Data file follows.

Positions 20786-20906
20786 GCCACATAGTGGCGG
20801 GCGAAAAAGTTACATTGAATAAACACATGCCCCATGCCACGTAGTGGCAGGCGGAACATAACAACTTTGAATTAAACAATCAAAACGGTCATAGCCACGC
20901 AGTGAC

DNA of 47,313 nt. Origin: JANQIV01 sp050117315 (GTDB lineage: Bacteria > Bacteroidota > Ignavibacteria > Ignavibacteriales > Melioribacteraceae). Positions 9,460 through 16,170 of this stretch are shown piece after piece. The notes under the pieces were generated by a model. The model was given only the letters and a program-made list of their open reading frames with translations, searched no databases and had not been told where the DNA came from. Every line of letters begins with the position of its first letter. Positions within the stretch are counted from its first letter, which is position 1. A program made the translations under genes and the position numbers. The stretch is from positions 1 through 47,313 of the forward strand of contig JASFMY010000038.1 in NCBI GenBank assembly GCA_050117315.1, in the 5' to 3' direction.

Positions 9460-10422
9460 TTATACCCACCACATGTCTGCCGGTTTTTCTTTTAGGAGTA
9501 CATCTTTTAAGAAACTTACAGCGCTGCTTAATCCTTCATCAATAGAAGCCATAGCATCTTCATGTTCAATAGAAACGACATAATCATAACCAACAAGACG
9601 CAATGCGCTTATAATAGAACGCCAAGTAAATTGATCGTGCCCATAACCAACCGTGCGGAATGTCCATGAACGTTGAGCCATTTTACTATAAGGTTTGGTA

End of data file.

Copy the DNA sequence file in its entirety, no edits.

Positions 20786-20906
20786 GCCACATAGTGGCGG
20801 GCGAAAAAGTTACATTGAATAAACACATGCCCCATGCCACGTAGTGGCAGGCGGAACATAACAACTTTGAATTAAACAATCAAAACGGTCATAGCCACGC
20901 AGTGAC

DNA of 47,313 nt. Origin: JANQIV01 sp050117315 (GTDB lineage: Bacteria > Bacteroidota > Ignavibacteria > Ignavibacteriales > Melioribacteraceae). Positions 9,460 through 16,170 of this stretch are shown piece after piece. The notes under the pieces were generated by a model. The model was given only the letters and a program-made list of their open reading frames with translations, searched no databases and had not been told where the DNA came from. Every line of letters begins with the position of its first letter. Positions within the stretch are counted from its first letter, which is position 1. A program made the translations under genes and the position numbers. The stretch is from positions 1 through 47,313 of the forward strand of contig JASFMY010000038.1 in NCBI GenBank assembly GCA_050117315.1, in the 5' to 3' direction.

Positions 9460-10422
9460 TTATACCCACCACATGTCTGCCGGTTTTTCTTTTAGGAGTA
9501 CATCTTTTAAGAAACTTACAGCGCTGCTTAATCCTTCATCAATAGAAGCCATAGCATCTTCATGTTCAATAGAAACGACATAATCATAACCAACAAGACG
9601 CAATGCGCTTATAATAGAACGCCAAGTAAATTGATCGTGCCCATAACCAACCGTGCGGAATGTCCATGAACGTTGAGCCATTTTACTATAAGGTTTGGTA